- Maria Susana Ciruzzi added an answer:4Can Physicians practice common crime, when they do not obey Lex Artis procedure and Ethics, or is this only malpractice ?
Physicians most of the time take risk and plead innocence when something goes wrong during a medical act, in criminal discipline they say they have a "dolus bonus", is that truth ? Never a physicians will practice a crime during a procedure. How we can explain the great amount of deaths by iatrogenic diseases and medical errors ?
I think that Law is never going to get at the same pace as Medicine.......and that's a good thing, in my own point of view. I always tell my students that Medicine is like a Ferrari, and Law is a bike........The duty of law is to provide a common ground that assures the most important principles that a society thinks are so relevant that MUST be protected by law (eg: human rights). But Law -understood as formal law, the one approved by Congress- is not called to regulate medical knowlodge and scientific development, these issues should be regulated by protocols and ethical norms, "material laws". Law has to go along the path with Medicine, guaranteeing the conditions for doctors to exercise Medicine and to gain scientific knowledge, stand by its side, but never impose what Medicine is called to decide in science, applying scientific principles.Following
- Alok Arya added an answer:14When is an ethical clarification needed in research experiments?
I've submitted a research article that deals with new biomarkers, and is based on samples received from cancer patients. The patients didn't give the blood for this project, however they consented to use the samples for research purposes. The journal asked me an ethical clarification, because I'm working with human material. Can anyone help me with this? If there is any document for exception of ethical clarifications please send it to me.
I am sure you must have been able to resolve the situation.
For future, it is always advisable to submit your research proposal (involving human subjects/specimens) to your IRB/IEC and seek their opinion in written document. The IRB/IEC must have mentioned in their SOPs about their review procedures.
All the best.Following
- Brendan P Minogue added an answer:3How do we best address the moral issues about medical rationing?Given the various kinds of health care problems we face as a result of an aging and growing population, is it possible to address medical rationing concerns without, at some point, necessarily reducing such considerations to economic (i.e. basic supply and demand) questions? That is, given the reality that we live on a finite planet with finite resources, must basic economic considerations always be present when we make decisions that directly affect human life and human well-being within the context of our health care systems?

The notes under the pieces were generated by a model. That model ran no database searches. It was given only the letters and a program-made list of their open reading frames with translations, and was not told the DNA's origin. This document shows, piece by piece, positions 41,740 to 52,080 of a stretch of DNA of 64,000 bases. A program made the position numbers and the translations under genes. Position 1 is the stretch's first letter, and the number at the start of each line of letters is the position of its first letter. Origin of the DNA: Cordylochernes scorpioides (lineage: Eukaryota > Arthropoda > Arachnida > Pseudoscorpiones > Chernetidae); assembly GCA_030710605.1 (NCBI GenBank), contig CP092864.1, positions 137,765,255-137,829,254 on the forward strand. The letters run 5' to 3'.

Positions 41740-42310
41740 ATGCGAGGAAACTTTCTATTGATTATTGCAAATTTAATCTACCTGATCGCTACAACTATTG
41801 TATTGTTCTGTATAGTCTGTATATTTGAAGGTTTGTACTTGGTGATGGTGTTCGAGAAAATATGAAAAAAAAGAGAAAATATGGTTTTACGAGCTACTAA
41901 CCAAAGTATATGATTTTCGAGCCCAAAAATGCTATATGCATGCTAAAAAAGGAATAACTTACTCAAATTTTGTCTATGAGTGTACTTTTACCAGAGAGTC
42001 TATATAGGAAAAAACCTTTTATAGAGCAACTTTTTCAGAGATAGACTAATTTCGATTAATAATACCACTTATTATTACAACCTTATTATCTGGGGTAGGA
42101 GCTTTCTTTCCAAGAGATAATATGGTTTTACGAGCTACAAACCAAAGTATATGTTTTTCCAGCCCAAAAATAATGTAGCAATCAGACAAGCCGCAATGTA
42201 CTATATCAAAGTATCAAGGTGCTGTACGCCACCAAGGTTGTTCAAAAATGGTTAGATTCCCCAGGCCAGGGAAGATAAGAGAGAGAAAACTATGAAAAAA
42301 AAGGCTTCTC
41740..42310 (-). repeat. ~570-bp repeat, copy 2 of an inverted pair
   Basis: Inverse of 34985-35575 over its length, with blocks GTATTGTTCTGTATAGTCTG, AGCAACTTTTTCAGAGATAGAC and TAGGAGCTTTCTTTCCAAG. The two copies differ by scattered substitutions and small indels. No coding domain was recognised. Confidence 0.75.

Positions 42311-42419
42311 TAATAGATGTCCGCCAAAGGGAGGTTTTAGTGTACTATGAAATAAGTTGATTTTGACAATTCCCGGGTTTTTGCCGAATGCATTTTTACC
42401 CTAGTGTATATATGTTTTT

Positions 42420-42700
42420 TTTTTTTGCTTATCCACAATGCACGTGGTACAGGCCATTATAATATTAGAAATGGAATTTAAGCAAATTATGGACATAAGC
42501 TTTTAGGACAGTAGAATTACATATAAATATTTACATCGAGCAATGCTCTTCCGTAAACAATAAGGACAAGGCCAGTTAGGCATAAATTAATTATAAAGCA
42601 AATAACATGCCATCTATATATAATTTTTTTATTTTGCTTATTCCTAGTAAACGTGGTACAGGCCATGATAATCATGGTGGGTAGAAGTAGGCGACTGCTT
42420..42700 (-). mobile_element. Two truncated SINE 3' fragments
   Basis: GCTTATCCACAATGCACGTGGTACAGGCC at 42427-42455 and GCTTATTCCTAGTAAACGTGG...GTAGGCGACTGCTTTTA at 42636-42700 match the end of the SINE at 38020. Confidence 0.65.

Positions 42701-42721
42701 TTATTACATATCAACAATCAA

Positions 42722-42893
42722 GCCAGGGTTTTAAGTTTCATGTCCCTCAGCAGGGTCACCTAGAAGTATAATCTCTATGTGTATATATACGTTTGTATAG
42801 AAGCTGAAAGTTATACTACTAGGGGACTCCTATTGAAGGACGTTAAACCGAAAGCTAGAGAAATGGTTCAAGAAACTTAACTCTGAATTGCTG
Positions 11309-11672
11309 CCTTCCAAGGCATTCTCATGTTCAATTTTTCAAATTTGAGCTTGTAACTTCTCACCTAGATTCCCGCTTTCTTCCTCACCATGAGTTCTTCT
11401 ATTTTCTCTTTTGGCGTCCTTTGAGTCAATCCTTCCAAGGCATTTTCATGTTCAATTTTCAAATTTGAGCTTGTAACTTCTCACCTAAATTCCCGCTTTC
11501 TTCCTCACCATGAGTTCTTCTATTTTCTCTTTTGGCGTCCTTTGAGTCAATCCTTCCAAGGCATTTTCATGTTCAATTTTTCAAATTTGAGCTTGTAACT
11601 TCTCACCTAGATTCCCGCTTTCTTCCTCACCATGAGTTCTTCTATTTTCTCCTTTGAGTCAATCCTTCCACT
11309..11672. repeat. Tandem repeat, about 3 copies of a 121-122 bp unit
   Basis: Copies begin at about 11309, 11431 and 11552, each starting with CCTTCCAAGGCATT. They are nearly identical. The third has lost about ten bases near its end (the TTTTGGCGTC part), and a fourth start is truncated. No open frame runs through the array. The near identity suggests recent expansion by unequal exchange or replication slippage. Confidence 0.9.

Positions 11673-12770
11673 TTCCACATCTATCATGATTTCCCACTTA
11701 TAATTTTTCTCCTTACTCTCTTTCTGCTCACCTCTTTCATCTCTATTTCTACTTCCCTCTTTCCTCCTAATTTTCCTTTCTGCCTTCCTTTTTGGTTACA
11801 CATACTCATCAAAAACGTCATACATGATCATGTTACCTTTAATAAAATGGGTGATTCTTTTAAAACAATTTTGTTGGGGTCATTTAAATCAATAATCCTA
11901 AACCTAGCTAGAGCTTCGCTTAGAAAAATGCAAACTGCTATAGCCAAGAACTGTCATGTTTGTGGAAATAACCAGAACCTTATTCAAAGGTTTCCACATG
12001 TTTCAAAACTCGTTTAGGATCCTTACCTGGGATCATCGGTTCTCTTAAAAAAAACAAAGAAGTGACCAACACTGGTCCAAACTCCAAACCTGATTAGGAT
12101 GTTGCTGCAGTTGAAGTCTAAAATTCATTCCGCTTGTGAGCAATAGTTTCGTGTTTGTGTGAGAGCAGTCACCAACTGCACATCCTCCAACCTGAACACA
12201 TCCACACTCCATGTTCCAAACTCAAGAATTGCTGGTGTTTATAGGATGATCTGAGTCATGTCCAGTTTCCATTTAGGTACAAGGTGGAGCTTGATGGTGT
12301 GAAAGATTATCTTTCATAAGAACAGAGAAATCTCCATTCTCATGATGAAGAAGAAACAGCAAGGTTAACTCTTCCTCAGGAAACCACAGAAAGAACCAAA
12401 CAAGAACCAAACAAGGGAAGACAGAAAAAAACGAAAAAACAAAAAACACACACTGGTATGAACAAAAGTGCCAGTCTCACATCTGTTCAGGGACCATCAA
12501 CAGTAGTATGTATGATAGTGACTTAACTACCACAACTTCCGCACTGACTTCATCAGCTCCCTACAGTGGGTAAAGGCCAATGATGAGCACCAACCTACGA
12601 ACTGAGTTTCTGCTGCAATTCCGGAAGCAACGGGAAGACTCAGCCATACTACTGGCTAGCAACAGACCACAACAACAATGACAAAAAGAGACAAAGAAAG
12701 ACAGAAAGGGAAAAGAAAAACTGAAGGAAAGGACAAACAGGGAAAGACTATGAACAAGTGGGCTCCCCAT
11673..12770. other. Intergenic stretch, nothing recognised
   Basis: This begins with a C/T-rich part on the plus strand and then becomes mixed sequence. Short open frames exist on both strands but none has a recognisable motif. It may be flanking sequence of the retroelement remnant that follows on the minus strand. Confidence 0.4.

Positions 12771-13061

John Rawls' Theory of Justice is a masterpiece of liberal theory regarding distribution and there are literally hundreds of articles about his theory. Start there! Relative to bioethics Beauchamp and Childdress' Bioethics is a great text for getting you up to speed on this big issue. A more conservative approach can be found in Englehardt's Foundations of Bioethics. These three will give you a great sense of how large the problem is .
Most hospital emergency rooms deal with this on a triage basis and tend toward taking care of seriously ill patients on a "first come first served basis" This is basically a lottery approach to distribution but looks really bad if you do not adequately fund the ER or if your patient population is so large and so ill that the concept of "minimally decent" becomes totally unworkable.
Try to narrow your focus to a question like "how do you define minimally decent funding for an ER" in a poor part of a city. You will find that defining "minimally decent" is brutally difficult.